Ambitions in Moscow and Beijing run even higher. Under the Kremlin's energy strategy to 2020, Russia plans to export one-third of its total oil exports to Asia by 2020. If all goes according to plan Russia will be China's largest crude supplier next decade with more than 600,000 barrels exported daily.

But for the energy trade to become truly robust -- and for Moscow to meet its export target to Beijing -- the two sides still need to resolve issues of infrastructure, sourcing and political will. The most important is the East Siberia-Pacific Ocean pipeline, an ambitious project that has received strong Kremlin backing and is intended to bring eastern Siberian oil to the Asian market. The project, which will only be completed by 2015 at the earliest, is likely to cost more than $16 billion and will be capable of transporting 1.6 million barrels per day. China may be the first to benefit from a direct pipeline link from eastern Siberia to northern China, but unresolved disputes over whether to export by rail or pipelines may stall progress. For now, however, competing interests fighting for access to east Siberian oil (which will be used to fill capacity of the pipeline) and the ability to export the oil has created a bottleneck in the bureaucratic process.

Another issue is sourcing. Russia has already committed itself to exporting the vast majority of its west Siberian oil through its far more developed -- and for now far more profitable -- pipelines to Europe. Reserves in eastern Siberia, estimated to total 3 billion barrels, are not only much less developed but also far more difficult to extract given the permafrost in the area, the lack of infrastructure and the high levels of associated gas and helium. The lack of a concerted strategy by Russian companies to invest sufficient resources into east Siberian oil extraction, compounded with questions over the rising costs of the East Siberia-Pacific Ocean pipeline, has led some skeptics to wonder whether Russia will be able to meet its targets vis-a-vis China and other Asian buyers.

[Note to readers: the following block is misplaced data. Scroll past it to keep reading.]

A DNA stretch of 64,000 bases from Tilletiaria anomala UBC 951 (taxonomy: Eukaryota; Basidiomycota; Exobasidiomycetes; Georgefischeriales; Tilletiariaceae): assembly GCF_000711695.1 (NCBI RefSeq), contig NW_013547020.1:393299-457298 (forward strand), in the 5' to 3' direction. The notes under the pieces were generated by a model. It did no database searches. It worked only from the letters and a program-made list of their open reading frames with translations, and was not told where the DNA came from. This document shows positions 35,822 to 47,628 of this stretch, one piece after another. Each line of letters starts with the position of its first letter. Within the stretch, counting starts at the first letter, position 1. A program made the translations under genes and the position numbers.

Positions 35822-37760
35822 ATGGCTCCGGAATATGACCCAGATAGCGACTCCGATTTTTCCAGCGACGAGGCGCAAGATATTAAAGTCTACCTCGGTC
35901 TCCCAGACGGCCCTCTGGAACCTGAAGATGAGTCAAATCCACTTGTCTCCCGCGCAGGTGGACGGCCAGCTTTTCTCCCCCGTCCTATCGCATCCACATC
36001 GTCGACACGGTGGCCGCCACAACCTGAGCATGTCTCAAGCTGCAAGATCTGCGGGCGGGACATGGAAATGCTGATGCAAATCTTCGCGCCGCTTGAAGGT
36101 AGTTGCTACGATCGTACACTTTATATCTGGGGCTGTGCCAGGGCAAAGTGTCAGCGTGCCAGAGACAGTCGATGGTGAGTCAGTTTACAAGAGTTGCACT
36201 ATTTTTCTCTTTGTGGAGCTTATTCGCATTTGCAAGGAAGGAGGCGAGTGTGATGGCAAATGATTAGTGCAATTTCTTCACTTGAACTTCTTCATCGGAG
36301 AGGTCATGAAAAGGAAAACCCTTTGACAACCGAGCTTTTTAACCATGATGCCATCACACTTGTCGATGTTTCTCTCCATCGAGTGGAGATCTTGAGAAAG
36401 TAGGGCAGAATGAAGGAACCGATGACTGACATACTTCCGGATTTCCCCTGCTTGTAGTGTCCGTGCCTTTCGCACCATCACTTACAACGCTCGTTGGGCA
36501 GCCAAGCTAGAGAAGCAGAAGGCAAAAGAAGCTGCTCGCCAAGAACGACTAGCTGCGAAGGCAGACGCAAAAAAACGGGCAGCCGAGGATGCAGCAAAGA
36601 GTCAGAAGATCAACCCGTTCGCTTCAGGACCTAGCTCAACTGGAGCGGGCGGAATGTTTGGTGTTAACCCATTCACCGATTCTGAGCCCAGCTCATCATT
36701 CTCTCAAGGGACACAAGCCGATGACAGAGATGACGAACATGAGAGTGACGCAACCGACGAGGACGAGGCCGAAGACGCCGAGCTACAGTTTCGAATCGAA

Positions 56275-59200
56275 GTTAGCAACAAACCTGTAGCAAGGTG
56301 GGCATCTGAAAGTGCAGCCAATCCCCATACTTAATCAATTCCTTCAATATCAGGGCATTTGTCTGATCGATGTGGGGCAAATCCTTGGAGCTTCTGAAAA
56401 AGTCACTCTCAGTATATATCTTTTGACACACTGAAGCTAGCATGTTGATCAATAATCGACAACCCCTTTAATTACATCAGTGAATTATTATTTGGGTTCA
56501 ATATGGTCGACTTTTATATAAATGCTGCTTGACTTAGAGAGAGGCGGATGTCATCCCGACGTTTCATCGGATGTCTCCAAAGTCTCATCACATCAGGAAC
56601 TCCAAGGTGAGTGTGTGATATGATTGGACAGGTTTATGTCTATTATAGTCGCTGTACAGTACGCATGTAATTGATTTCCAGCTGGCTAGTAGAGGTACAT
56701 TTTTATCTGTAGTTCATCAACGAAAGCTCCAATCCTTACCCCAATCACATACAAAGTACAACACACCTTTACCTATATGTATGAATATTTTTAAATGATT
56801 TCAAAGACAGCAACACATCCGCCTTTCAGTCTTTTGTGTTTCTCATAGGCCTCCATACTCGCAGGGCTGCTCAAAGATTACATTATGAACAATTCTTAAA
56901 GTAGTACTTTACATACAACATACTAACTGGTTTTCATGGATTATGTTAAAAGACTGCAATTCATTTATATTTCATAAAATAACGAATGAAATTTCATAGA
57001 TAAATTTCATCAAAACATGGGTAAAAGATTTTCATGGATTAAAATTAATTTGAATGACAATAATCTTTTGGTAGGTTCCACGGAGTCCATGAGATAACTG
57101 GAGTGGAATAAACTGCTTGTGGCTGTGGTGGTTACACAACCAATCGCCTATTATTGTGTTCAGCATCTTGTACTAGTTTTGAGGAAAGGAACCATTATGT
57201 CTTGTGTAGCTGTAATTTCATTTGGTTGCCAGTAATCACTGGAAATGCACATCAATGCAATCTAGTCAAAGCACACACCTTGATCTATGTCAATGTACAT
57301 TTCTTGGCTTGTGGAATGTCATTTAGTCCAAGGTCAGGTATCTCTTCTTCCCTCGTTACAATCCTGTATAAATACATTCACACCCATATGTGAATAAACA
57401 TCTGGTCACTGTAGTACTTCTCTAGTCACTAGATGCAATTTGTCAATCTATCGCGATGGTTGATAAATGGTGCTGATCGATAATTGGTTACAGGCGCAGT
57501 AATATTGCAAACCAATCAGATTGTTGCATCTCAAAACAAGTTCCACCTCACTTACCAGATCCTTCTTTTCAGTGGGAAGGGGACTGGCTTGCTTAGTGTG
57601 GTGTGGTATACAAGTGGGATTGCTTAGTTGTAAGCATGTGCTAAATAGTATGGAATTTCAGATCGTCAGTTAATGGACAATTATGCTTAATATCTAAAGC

Politically, Kremlin officials have a complicated relationship with China. On the one hand, they view it as a land of huge economic opportunity. On the other, however, they question whether it is in their interest to fuel the growth of potentially the world's next superpower sitting right next door.

Chinese officials, meanwhile, have their own concerns. They are anxious to diversify their ever-increasing energy needs away from the Middle East, from which they currently receive about 40 percent of their crude imports. But they are becoming increasingly irritated with corporate and administrative infighting in Moscow. For all the logic behind cooperation, the relationship is still fraught with apprehension. There are also, of course, fears in Europe over the future of Russia as their leading gas supplier and uneasiness in Washington over the emergence of a new balance of power in this part of the world.

Despite the fact that Chinese-Russian energy cooperation has come a long way over the past decade, it has a long way to go to reach its full potential. To be sure, cooperation is logical and workable, but for now it remains something of a pipe dream.

Ilya Bourtman is a research associate and Julia Nanay is senior director of the Russia and Caspian Service at global energy consultancy PFC Energy.